Every spring when the tulips and daffodils start blooming I’m reminded of a story I heard when I first began my family history journey. My dad had just given me the suitcase full of his thirty years of research and I felt overwhelmed with the task ahead of me. I attended a local family history fair hoping for practical help and inspiration. In one of the classes, the young presenter related a story written by Jaroldeen Asplund Edwards titled “The Daffodil Principle,” and how it related to family history.
Jaroldeen’s daughter, Carolyn, had invited her several times to make the two hour drive from Laguna to Lake Arrowhead, California so they could go see the daffodils. When the chosen day arrived, rain and fog made the drive difficult to her daughter’s home and Jaroldeen had no desire to continue to the daffodils. Carolyn contrived to get her mother back in the car under the guise of picking up a car at the garage. She continued of course to drive up into the mountains, turn onto a gravel road, and arrive at a small parking lot by a small stone church.
Mother and daughter along with the small children walked down a winding path through trees and shrubbery. Turning a corner Jaroldeen gasped when she saw the five-acres of daffodils.
Before me lay the most glorious sight, unexpectedly and completely splendid. It looked as though someone had taken a great vat of gold and poured it down over the mountain peak and slopes where it had run into every crevice and over every rise. Even in the mist-filled air, the mountainside was radiant, clothed in massive drifts and waterfalls of daffodils. The flowers were planted in majestic, swirling patterns, great ribbons and swaths of deep orange, white, lemon yellow, salmon pink, saffron, and butter yellow.
She couldn’t imagine who would have planted the thousands of bulbs in thirty-five different varieties. Her daughter directed her to a simple home, walking up to the porch she read the poster.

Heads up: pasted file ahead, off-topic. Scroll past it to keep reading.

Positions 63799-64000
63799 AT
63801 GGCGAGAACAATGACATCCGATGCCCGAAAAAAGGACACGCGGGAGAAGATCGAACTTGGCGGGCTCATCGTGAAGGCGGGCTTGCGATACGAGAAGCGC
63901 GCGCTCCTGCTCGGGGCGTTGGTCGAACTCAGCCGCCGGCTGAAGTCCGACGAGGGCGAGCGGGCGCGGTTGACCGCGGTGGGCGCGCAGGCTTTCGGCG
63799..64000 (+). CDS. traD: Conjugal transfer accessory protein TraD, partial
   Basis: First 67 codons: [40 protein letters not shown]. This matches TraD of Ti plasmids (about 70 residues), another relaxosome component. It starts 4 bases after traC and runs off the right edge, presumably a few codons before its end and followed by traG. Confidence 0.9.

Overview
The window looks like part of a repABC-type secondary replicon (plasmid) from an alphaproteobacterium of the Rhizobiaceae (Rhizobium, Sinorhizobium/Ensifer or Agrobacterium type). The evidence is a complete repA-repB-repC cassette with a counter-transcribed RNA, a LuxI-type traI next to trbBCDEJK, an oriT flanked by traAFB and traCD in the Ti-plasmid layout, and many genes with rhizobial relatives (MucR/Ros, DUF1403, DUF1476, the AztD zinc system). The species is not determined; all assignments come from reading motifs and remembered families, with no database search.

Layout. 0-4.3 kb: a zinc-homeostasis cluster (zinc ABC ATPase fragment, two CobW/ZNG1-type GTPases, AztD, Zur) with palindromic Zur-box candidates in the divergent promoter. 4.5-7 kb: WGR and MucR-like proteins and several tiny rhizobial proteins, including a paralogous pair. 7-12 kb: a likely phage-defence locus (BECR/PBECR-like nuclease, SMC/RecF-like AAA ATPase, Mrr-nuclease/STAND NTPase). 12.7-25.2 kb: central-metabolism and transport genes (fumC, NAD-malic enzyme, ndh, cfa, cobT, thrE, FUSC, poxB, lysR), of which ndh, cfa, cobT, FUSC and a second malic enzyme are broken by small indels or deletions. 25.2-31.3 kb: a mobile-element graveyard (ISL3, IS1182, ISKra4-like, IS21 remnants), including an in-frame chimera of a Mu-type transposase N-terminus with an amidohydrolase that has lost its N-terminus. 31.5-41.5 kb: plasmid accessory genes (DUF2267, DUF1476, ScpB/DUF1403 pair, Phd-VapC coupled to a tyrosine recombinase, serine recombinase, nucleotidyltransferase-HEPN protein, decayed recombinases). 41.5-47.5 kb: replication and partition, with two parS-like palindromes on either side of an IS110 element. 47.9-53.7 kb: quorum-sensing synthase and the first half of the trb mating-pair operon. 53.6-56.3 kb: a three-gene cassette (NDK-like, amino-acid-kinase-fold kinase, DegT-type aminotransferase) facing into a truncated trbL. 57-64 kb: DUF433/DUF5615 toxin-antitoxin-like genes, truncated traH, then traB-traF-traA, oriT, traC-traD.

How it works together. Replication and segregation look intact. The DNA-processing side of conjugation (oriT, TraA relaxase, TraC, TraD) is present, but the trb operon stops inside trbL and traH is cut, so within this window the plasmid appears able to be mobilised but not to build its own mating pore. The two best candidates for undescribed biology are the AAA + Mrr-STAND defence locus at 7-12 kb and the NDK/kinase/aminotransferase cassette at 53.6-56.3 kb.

Answers to the Questions I Know You Are Asking” was the headline. The first answer was a simple one. “50,000 bulbs,” it read. The second answer was, “One at a time, by one woman, two hands, two feet, and very little brain.” The third answer was, “Began in 1958.”
There it was. The Daffodil Principle.
For me that moment was a life-changing experience. I thought of this woman whom I had never met, who, more than thirty-five years before, had begun — one bulb at a time — to bring her vision of beauty and joy to an obscure mountain top. One bulb at a time.
There was no other way to do it. One bulb at a time. No shortcuts — simply loving the slow process of planting. Loving the work as it unfolded.
Learning about “The Daffodil Principle” in that class over ten years ago made a profound difference in my attitude towards family history. Whenever I became discouraged at the mountain of work ahead of me, I remembered my own adaptation of the “The Daffodil Principle:”
One photo, one story, one record at a time.
One individual, one couple, one family at a time.
As I reflect on my journey, I realize that I love this work as it unfolds. Instead of stressing about all that needs to be done, I cherish the opportunity to find my ancestors and discover their stories, one at a time.